Known for working with his brother Bobby, Peter Farrelly has now stepped out on his own and gone are the dumb, smutty mildly offensive comedies like ‘Shallow Hal’ and ‘There’s Something About Mary’, in their place comes this mildly offensive comedy drama which does little in the way of originality or making its characters as dazzlingly engrossing as they deserve to be.
Impressively talented pianist Don Shirley (Mahershala Ali) is embarking on a concert tour of the Deep South and enlists former club bouncer Frank Vallenlonga, played by Viggo Mortensen, to ensure he reaches each destination on time. As Frank chauffeurs Don around, he learns to put aside his views as he sees how white people so easily mistreat a person they’re more than happy to let entertain them.
This film does absolutely nothing different to a host of other movies which focus in on absence of tolerance and racial divides, moreover it doesn’t even do it that well. Perhaps had someone with the background and understanding of Shirley taken the directorial chair, it could have been richly better in depth but instead Farrelly forgoes the harder route and tries chumming it up with a blase feel-good factor.
It’s astounding that ‘Green Book’ is scoring nominations and wins in this years awards season because it’s nothing special. It’s all been seen before, not even a Jade stone of luck can prevent this from being a ridiculously predictable tale with a cheesy Hallmark Christmas ending slapped on for good measure. The only special quality the film has going for it is in the impressive characteristics of Don Shirley; a figure I had not heard of and someone I will eagerly read up about now.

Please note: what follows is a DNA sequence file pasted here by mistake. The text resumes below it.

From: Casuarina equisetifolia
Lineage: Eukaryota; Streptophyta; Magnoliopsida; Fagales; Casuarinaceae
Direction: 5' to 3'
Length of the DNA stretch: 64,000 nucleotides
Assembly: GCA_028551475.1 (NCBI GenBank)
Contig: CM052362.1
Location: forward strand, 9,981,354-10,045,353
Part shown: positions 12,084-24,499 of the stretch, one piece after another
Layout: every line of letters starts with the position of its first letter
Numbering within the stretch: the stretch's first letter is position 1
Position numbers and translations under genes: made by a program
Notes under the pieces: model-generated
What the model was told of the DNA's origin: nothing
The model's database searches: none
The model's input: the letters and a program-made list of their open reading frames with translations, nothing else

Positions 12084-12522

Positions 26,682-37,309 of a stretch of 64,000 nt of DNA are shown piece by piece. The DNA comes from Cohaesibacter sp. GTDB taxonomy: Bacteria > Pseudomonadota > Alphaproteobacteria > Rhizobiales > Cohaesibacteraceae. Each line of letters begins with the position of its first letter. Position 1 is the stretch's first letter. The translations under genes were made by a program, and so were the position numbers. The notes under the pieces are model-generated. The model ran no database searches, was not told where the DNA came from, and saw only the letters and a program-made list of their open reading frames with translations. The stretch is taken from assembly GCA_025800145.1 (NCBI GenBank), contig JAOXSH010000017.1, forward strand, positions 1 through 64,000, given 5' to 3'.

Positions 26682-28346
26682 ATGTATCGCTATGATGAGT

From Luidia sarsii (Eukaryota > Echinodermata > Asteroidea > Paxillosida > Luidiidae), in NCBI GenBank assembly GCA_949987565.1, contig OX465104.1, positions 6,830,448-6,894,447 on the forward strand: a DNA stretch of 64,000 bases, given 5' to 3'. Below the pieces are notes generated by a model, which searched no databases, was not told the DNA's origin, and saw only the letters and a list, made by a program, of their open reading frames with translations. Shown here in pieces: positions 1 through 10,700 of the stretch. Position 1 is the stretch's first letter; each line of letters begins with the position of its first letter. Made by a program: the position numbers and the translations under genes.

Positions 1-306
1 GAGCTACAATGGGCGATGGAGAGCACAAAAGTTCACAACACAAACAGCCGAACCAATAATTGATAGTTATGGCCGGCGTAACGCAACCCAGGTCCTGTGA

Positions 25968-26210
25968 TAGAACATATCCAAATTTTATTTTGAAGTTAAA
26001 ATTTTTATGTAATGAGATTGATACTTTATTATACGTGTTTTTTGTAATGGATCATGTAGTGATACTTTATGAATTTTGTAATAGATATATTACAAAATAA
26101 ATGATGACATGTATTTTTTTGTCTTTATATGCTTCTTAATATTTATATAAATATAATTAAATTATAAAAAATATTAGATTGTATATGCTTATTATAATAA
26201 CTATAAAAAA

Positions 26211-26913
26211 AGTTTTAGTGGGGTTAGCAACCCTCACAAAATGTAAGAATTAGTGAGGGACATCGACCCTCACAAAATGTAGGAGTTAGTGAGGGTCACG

The production of 60’s America and the music featured throughout out are well conducted but it hits bum notes in just not feeling right. It’s not exactly a subtly told story of class and race differences, scenes and dialogue quite often slam you over the head with its whole “look, he doesn’t fit in with his people and white people don’t want him either.” point it’s trying to make. If the fair-to-middling humour used was toned down a bit and Farrelly had the courage to tell a deeper story then it wouldn’t feel so broad.
Viggo Mortensen feels like a knock-off Farrelly creation, his slouching and gross out mannerisms are well portrayed by the actor but he’s not much more than a stereotypical Italian-American figure who changes heart when the film sees fit. Mahershala Ali is a tremendous saving grace, he carries a lovely sense of class which radiates from his soul; the careful manner in which he moves and speaks are wonderful as is his tinkling of the ivories.
‘Green Book’ is an easy and breezy watch, one which doesn’t fall majorly flat but it’s a safe and well-tested film only just scraping a grade of middle C.
Written by Troy Balmayer
Rating – 6/10
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